This unusual lamp is a three-dimensional rendering of the Garden of Eden, entered up a flight of stairs and through a portal. The garden is surrounded by a fence and palm trees. In the center is the Tree of Knowledge, filled with fruit, a snake wound around its trunk. According to the biblical story of the Garden of Eden, Adam and Eve were allowed to eat the fruit of all the trees in the garden except that of the Tree of Knowledge of Good and Evil. The snake, however, persuaded Eve to eat of that fruit, thereby plunging humankind into suffering and toil. Depictions of the Garden of Eden are found on one other group of Polish Hanukkah lamps in which both the Trees of Life and Knowledge appear.
The reason for the connection of this scene with the festival of Hanukkah is unclear, although the Jewish association of the menorah form with a tree goes back to the sixteenth century. At that time, the kabalist Guillaume Postel of Italy and France wrote an interpretation of the menorah seen by Moses. At one point he equated it with a tree, containing within it the body of universal man, and serving as a model for the creation of the world and its duration. Trees are also important components in Russian folk art, and depictions of the Tree of Life, and of the fruit-bearing Tree of Knowledge, are common.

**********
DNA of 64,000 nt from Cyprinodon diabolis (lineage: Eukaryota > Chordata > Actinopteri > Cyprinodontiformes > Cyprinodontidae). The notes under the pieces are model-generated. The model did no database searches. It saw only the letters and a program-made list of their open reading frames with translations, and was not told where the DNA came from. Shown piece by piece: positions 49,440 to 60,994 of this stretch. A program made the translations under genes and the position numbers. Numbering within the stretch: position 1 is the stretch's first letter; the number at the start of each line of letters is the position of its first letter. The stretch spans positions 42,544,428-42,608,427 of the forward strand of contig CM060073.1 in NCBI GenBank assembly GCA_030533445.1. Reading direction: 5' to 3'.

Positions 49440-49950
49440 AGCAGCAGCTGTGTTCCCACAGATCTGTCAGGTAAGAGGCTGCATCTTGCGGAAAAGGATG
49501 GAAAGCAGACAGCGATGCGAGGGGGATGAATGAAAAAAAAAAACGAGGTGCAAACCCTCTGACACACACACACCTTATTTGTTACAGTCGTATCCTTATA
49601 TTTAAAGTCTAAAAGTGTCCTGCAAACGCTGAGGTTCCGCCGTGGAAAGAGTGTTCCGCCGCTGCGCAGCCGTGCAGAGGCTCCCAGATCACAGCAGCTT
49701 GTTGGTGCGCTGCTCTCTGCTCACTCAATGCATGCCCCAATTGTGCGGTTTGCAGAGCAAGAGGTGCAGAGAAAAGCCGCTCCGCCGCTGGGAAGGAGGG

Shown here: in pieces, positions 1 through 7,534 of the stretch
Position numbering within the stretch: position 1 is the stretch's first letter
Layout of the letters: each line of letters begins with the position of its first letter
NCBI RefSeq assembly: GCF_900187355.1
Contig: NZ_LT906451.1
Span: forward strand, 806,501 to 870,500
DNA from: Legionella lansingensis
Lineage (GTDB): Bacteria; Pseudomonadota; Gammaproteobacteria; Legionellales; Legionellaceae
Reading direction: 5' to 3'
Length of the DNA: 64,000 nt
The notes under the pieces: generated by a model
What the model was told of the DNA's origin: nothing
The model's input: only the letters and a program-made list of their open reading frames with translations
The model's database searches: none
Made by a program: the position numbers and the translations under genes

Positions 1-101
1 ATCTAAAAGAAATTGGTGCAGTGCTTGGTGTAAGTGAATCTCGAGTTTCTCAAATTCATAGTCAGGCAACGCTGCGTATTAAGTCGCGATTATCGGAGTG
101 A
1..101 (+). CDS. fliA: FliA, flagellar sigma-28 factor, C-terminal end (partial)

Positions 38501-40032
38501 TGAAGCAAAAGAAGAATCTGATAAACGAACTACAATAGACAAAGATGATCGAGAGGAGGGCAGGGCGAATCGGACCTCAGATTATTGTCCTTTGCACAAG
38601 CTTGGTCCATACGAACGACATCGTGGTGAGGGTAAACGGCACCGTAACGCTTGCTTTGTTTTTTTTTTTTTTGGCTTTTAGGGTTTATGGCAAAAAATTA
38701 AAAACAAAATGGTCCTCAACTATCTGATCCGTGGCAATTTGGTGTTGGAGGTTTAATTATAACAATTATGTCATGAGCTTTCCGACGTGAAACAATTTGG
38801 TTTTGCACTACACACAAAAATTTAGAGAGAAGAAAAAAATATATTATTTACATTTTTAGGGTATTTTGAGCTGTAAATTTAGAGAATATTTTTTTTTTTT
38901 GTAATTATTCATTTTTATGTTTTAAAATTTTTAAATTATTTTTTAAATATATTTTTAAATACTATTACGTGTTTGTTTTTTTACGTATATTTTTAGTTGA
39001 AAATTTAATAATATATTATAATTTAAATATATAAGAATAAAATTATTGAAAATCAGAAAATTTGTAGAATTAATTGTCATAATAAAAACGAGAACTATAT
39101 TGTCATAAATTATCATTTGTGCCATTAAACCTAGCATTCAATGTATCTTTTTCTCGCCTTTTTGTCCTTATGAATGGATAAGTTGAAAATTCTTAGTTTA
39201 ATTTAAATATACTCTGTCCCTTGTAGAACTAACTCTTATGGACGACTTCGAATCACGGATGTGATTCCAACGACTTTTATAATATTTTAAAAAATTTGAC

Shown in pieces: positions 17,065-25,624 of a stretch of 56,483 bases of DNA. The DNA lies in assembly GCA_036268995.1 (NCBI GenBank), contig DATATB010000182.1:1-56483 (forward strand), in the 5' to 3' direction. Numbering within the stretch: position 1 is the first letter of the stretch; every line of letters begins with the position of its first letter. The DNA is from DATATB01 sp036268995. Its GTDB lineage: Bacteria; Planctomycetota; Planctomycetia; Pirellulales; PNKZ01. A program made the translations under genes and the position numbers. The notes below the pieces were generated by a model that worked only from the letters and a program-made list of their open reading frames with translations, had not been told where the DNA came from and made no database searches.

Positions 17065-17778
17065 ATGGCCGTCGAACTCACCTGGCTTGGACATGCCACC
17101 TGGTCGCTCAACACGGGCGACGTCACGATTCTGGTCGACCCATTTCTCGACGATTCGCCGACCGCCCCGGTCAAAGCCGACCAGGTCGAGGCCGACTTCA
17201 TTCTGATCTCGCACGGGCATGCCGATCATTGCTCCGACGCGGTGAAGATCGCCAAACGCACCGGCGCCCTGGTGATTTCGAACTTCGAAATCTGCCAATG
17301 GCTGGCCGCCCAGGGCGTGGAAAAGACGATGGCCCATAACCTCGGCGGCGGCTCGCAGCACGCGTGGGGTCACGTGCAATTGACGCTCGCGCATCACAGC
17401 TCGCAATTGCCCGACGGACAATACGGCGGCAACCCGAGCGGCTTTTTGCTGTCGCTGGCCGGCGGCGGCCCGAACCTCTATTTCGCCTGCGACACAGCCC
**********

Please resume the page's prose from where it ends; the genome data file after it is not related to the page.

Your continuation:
The palmette motif that forms the tops of the surrounding trees is neoclassical in inspiration, thereby suggesting an early-nineteenth-century date. It may, however, have been added later.